June 8, 2008

Yakitori (Skewered Chicken)/焼き鳥

Today, I bought a 10-kg bag of Koshiibuki rice for 3,770 yen at a home improvement center nearby. Since the sale of rice was liberalized in 2005, rice has become just another foodstuff that can be purchased at supermarkets, drug stores, home improvement centers, and so on. Until then, rice was only available from kome-ya (rice stores).
今日は、ホームセンターで10 kg袋のコシイブキを買いました。2005年(平成7年)に米の販売が自由化されてから、米はただの普通の食料となり、スーパー、ドラッグストア、ホームセンターなどで買えるようになりました。それまでは、米は米屋でしか買えませんでした。

Koshiibuki is an early variety developed by Niigata prefecture from Koshihikari, the most popular variety in Japan. Koshiibuki is as good as Koshishikari and is cheaper. It's hard to come by outside Niigata.

I made yakitori for supper tonight. I used two chicken thighs. An interesting thing about chicken is that chicken thighs are about twice as expensive as checken breasts in Japan, while the opposite is true in the United States.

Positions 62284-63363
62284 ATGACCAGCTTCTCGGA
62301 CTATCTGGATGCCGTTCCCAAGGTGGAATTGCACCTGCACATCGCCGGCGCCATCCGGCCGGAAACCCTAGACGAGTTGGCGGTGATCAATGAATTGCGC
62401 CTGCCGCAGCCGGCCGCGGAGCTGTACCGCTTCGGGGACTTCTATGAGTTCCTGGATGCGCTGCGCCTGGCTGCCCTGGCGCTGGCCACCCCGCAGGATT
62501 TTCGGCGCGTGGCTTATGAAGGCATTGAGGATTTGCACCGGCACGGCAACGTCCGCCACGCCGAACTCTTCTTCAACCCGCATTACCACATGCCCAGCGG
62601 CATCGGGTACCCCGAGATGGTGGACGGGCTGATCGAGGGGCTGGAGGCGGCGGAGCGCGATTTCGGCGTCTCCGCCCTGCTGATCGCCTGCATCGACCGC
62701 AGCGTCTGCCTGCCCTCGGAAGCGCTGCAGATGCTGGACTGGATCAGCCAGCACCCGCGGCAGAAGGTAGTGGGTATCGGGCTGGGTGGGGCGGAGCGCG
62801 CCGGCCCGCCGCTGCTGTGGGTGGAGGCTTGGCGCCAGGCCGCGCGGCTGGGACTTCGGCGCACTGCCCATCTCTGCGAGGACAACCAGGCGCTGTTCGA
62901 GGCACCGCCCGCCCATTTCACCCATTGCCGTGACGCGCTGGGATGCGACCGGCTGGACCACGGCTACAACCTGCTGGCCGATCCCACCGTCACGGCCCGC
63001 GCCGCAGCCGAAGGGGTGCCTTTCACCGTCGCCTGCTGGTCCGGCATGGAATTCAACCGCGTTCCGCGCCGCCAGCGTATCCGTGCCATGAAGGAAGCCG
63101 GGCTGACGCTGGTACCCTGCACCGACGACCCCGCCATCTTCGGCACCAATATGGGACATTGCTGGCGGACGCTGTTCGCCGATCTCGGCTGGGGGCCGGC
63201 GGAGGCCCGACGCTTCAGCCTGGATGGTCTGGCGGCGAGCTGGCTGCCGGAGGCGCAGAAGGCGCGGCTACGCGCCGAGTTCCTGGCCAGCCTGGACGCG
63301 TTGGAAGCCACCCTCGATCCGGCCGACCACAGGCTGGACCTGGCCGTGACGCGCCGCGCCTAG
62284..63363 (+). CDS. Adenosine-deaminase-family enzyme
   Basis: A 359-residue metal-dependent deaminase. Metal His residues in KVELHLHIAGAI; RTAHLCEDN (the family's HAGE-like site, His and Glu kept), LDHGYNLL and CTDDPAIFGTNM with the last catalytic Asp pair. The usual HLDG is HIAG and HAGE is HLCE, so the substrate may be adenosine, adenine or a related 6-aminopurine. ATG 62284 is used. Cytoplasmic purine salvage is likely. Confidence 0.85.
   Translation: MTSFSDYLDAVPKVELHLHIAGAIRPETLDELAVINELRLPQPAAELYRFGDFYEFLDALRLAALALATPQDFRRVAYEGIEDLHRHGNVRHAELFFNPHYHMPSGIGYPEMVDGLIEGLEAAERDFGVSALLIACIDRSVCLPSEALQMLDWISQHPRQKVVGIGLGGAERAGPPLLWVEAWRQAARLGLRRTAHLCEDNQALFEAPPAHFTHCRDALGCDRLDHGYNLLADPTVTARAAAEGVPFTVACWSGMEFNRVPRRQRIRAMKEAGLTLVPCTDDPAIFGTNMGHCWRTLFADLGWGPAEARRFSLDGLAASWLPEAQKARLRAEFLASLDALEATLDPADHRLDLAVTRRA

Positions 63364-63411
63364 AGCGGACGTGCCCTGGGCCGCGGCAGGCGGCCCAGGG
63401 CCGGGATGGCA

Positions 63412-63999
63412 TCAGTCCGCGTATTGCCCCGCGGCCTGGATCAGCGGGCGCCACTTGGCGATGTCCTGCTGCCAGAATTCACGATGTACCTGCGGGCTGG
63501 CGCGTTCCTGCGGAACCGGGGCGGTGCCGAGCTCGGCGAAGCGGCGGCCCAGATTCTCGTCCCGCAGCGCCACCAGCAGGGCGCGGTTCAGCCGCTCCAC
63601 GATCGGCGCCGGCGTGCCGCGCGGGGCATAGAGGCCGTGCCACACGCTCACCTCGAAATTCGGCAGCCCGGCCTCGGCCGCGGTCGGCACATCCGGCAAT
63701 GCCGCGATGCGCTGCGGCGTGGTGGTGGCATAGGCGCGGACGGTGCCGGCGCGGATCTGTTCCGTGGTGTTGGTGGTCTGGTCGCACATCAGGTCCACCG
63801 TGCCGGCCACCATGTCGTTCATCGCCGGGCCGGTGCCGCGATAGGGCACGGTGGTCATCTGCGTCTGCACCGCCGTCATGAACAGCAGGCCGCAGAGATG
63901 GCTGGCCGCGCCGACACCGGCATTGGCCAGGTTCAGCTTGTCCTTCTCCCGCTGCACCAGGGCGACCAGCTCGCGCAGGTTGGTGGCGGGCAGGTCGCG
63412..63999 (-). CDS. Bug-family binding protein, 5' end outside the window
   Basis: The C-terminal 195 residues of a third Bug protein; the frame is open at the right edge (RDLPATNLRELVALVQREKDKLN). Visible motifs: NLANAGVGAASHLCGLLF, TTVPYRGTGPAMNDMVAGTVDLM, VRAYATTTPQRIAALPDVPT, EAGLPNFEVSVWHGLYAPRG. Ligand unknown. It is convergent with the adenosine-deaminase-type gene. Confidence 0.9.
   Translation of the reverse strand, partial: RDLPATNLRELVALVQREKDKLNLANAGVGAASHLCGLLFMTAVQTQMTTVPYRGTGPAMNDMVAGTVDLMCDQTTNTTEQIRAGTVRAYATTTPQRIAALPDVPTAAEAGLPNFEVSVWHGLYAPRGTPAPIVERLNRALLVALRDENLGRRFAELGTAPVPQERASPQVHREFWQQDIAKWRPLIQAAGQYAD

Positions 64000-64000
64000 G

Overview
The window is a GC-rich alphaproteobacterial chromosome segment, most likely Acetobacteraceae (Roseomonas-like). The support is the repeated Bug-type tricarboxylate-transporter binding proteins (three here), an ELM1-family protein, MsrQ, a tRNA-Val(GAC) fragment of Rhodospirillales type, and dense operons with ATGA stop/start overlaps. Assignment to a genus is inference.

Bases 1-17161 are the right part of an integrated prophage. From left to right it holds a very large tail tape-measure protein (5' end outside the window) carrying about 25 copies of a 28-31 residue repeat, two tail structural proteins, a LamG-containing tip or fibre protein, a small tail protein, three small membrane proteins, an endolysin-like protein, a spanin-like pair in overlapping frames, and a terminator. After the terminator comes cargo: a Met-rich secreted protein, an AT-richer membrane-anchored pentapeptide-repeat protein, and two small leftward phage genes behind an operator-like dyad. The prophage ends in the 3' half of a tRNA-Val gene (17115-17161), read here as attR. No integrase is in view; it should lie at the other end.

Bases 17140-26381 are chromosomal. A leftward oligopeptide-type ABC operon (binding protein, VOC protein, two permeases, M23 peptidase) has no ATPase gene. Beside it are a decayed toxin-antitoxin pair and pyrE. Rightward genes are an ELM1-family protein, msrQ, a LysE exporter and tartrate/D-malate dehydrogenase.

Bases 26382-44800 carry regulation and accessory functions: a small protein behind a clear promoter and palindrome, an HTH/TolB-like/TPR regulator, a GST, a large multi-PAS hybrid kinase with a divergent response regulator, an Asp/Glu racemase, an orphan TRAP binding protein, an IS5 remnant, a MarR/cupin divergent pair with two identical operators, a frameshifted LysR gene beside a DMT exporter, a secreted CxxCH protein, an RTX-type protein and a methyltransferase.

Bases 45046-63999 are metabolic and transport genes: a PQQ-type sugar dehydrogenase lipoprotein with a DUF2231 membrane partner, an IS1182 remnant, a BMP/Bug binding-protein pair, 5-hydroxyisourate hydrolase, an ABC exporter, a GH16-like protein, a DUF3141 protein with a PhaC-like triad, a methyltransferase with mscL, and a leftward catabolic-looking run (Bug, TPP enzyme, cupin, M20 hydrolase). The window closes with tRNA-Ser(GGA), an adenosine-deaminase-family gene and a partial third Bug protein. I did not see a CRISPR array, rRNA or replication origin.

Part of the reason is that while Americans think that breasts are healthy because they are less fatty, the Japanese think thighs are fattier, juicier, and more flavorful. Besides, Japanese cuisine tends to remove excess fat rather than adding more fat. Yakitori is a typical example.

Tama konnyaku (konjac in the form of balls)

Tama konnyaku is a specialty of Yamagata prefecture. The konnyaku balls shown in the photo are not authentic ones because they are not spherical.

I made daikon salad.

You must "dry heat" tama konnyaku in a pot, constantly moving about the pot. Then, pour an appropriate amount of soy sauce and add some instant dashi. Use dried squid (surume in Japanese) instead of instant dashi if you want to be authentic.
Tama konnyaku before being dry heated:

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